Recently, clinically useful methods have been found for determining total T-4 (U.S. Pat. No. 3,659,104) and a T-4 uptake index related to the number of unbound TBP sites in serum (U.S. Pat. No. 3,710,117). The arithmetic product of total T-4 and the T-4 uptake index is an indirect estimate of free T-4 which has been found to correlate with more rigorous techniques in assessing thyroid function. However, two separate tests must be conducted which multiplies the errors involved in each test and requires more time than desired.

SUMMARY OF THE INVENTION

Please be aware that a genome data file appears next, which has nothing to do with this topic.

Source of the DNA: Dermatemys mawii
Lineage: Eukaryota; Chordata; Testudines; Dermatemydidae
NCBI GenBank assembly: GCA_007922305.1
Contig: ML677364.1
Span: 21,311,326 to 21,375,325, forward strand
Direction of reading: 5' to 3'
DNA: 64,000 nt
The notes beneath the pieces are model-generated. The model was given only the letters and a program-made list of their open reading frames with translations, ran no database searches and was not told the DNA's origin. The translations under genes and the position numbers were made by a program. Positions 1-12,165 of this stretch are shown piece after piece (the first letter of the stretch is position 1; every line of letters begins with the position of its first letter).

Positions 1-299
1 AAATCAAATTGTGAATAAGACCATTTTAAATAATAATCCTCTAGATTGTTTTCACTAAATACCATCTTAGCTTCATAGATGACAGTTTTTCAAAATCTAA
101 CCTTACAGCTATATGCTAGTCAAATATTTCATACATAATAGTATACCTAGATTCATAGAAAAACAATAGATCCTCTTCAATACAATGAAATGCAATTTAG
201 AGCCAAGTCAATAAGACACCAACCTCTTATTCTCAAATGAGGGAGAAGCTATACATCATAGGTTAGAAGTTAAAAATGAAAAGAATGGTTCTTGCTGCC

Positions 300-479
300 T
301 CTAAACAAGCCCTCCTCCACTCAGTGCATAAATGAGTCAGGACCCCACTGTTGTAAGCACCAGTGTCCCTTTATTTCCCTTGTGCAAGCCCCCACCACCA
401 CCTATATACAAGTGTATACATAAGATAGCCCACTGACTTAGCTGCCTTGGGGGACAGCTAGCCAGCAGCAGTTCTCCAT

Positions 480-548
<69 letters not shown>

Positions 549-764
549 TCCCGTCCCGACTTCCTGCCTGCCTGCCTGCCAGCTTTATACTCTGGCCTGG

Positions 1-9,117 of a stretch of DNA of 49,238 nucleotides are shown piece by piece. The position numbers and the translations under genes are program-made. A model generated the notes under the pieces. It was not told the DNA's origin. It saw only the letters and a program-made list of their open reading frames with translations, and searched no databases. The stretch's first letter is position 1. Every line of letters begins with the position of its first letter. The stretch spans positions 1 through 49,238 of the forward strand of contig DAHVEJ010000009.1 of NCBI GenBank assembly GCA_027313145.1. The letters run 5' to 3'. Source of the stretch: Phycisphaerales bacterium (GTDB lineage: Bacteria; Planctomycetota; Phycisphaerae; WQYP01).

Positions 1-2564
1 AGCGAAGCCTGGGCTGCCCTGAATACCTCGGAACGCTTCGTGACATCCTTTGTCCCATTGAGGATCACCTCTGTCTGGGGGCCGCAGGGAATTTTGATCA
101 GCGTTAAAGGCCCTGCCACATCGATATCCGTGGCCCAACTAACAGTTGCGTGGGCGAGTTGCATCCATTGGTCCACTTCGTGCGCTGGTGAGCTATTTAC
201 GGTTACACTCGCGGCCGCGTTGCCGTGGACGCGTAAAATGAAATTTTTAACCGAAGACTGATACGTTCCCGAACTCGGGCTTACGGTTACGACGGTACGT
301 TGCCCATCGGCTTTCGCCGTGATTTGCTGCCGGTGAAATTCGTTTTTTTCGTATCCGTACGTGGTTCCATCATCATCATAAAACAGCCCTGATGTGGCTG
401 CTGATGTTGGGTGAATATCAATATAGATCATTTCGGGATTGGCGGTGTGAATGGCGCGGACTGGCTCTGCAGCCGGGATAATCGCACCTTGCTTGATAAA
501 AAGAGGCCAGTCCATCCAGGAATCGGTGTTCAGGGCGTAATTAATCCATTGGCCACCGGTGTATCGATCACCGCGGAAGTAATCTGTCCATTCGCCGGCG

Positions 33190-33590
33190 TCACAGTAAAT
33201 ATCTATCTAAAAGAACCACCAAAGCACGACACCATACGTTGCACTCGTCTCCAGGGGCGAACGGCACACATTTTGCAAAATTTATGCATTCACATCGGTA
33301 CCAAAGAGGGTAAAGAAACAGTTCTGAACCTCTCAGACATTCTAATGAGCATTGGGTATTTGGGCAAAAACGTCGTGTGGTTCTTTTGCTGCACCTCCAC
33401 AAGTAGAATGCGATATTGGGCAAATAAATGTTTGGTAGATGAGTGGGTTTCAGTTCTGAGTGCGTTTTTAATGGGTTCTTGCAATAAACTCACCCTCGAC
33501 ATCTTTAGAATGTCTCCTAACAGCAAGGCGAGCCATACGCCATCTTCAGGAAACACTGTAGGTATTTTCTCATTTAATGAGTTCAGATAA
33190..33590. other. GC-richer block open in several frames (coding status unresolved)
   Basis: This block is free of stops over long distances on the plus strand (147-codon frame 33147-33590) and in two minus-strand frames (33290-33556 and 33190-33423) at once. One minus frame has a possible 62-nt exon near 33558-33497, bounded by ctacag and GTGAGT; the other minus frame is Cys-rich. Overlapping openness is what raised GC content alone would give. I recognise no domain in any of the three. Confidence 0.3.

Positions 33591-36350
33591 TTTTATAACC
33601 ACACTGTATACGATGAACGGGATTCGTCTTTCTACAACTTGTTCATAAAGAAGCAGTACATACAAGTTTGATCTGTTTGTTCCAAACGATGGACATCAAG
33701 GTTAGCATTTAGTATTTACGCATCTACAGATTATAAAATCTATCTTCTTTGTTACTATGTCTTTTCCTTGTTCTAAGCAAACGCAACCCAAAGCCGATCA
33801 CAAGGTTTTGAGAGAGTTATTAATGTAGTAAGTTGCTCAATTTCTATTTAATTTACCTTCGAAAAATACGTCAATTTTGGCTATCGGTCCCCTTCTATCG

It has now been found that a simple single test method for the indirect determination of free thyroxine in serum is provided based on the use of a second portion of the serum sample in the elution of an alkaline crosslinked dextran gel column previously contacted with radioactive labeled thyroxine and a first portion of the serum sample. The present invention is basically a modification of the total thyroxine method in U.S. Pat. No. 3,659,104. The use of a portion of the serum sample in the elution step has been found to normalize the method against the actual thyroxine binding capacity of the serum sample and therefore can be used in indirectly determining the concentration of free thyroxine in the serum sample.